Wednesday, April 14, 2010

A preview of the first leaders' debate on TV

When it was announced that there would be televised leaders' debates during this election campaign, I did not share the general euphoria in the blogosphere.

My doubts about how Nick Clegg would fare have been largely assuaged by his assured performance so far, and whoever negotiated the arrangements on behalf of the Liberal Democrats deserves several medals. But I am still not convinced that the debates will make great viewing.

Everyone knows the story about how Nixon's poor performance in the first televised debate lost him the election to JFK, but they have not played the key role in American Presidential elections that some imagine.

Following Nixon's experience no televised debates took place in 1964, 1968 or 1972. Since then we have had Gerald Ford's faux pas about Eastern Europe not being under Soviet domination, flashes of effective humour from Ronald Regan and Bill Clinton's moments of folksy charm.

But for the most part the debates have not decisive. Those in the most recent election were positively dull.

My chief memory of these debates is the one in 1976 between Gerald Ford and Jimmy Carter. Ford had clearly been told to smile, while Carter had been told not to smile too much. The result was that both spent the evening with fixed half-grins on their faces.

So what are the prospects for tomorrow?

Gordon Brown's strength is his knowledge of policy and master of detail. The American experience suggests that this will not play well against David Cameron's charm.

But things are different in Britain, where economic views tends to have a greater role in how people vote. Added to that, Cameron lacks Regan's warmth and may even put up some people's backs with that little hint of Flashman that is never far from the surface of his personality.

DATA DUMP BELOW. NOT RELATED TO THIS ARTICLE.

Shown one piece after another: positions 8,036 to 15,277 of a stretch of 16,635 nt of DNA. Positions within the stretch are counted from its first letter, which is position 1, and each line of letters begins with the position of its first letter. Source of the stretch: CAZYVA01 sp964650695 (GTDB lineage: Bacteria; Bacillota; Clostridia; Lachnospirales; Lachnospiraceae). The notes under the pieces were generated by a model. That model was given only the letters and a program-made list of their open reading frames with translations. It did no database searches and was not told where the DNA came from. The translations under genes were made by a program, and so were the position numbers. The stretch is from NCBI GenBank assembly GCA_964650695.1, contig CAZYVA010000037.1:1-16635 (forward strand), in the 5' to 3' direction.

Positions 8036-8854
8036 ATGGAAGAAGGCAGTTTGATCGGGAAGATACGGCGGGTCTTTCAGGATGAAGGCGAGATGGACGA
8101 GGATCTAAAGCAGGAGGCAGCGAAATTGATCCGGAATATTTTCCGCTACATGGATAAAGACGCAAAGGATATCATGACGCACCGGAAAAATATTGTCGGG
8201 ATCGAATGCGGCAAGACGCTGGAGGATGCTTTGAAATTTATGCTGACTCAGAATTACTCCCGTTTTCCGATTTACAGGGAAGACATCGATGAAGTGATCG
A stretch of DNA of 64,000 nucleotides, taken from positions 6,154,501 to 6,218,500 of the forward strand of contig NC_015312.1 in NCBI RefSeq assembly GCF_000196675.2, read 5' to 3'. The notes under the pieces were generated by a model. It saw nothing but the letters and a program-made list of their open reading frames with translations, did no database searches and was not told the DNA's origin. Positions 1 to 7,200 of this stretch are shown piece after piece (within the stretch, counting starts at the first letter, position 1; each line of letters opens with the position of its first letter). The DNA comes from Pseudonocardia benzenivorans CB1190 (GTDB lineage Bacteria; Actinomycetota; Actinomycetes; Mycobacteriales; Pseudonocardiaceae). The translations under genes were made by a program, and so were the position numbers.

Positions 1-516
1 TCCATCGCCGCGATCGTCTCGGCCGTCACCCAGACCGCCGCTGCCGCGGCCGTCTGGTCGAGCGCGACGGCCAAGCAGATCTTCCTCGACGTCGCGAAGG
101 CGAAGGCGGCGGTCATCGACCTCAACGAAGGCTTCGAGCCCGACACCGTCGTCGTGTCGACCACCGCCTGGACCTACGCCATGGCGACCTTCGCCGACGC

As for Nick Clegg... He will find the format a lot easier than he finds prime minister's questions in the Commons and I hope that will lead him to drop his Mr Angry persona and allow a little more light and shade into his performance.

Yes, Brown and Cameron are both Labservatives, but it would do Nick no harm to agree with one or other of them from time to time.

So good luck to Nick: I think he will be fine. But I will take some convincing that these debates are the key to re-engaging the public with politics, as some argued when they were announced.

My sympathies are rather with view of the elder George Bush. In one of his debates with Bill Clinton he was caught glancing at his watch, and this was thought to be a bad thing.

But as Bush later said:
“The media made a huge thing of that. You look at your watch and they say, ‘He shouldn’t be running for president: he’s bored and he’s out of it and we need change.’

“Was I glad when the damned thing was over? Yeah, and maybe that’s why I was looking at my watch — only 10 more minutes of this crap. Maybe if I’d have said that then I’d have done better."

1 comment:

dazmando said...

I was also worried about Clegg after his preformance on the politics show. however I think he has improve greatly and is now a very good preformer. I hope he relaxes because thats when Clegg is at his best. I think debate are important and having more than one is better although I expect this one will be the most popular. I imagine each will be a little different because of the TV companies and the presenter. More interesting is how it is reported. Well its going to happen soon anyway so I guess lets wait and see.